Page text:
Two Doves, Laurie Byro


Interdependence, Tim Timmerman
(monotype, 10″ x 23


Two Doves

I would have made a bad mother, you said. Shuttered
milk eyes, the way I search for white deer

where there are none. I saw one once, a freak
of nature, a ghost or a symbol of some other god,

one I was sure to be jealous of. You said so many things,
I could not love. We had two wash basins side by side,

“renew thyself”, you said. And the thought of cleansing
my body so close to yours, within minutes of that pass;

all I could think was the sponging off, the tinkling of water
against skin like wind chimes, never to be put into a breath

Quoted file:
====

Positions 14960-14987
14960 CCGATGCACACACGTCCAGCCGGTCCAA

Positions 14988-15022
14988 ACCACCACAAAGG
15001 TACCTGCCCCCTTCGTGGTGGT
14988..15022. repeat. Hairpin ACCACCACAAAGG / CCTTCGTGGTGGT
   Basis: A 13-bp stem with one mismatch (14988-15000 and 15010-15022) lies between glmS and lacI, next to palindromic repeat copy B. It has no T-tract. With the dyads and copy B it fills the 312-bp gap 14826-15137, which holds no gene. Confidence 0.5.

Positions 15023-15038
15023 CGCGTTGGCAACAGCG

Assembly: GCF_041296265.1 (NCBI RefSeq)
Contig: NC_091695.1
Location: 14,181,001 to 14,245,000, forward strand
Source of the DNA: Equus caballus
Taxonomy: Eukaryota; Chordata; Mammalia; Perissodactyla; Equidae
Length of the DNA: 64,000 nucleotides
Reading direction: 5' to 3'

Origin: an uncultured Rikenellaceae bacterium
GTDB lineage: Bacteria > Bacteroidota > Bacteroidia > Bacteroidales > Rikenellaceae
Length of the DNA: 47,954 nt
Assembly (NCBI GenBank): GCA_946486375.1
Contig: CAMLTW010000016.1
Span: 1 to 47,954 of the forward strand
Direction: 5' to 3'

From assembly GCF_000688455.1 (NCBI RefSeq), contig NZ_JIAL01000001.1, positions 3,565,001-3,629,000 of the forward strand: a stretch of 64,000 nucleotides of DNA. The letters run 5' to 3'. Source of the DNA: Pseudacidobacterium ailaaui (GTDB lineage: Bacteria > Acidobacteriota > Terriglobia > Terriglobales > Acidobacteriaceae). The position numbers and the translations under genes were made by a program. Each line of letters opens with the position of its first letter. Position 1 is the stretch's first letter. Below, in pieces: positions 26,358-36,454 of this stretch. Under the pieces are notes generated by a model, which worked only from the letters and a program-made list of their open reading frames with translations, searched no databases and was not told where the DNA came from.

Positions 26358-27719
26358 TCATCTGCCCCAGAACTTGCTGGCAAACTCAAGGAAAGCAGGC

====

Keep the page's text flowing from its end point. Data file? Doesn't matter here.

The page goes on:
or a thought. The roof, at this time, housed a family of doves
and they taunted me, cooing and brooding overhead, scratching

and clawing on the roof. What did they want, I wondered?
If they wanted peace; I wanted them to be different

like the white deer. I wanted them to raise their family
and shove off, leave us to our business. I think I wanted

to be an inky bat, waiting to creep the bedcovers, waiting
to steal your breath. Poised as I was to write it all down, leave

my own bloody mark. I wanted to suckle your blood, snatch flies
from the air. All women want to eat their babies, I told you.

You will say I have imagined this when our affection
is pure. I think that my journal is not free enough to talk.

Maybe the sponge and water know the truth of it.
When I put my nose to the crumbs of skin, when I bring

the fountain of you out to the garden, the worms,
the ready earth, are thirsty for what we have.


Laurie Byro

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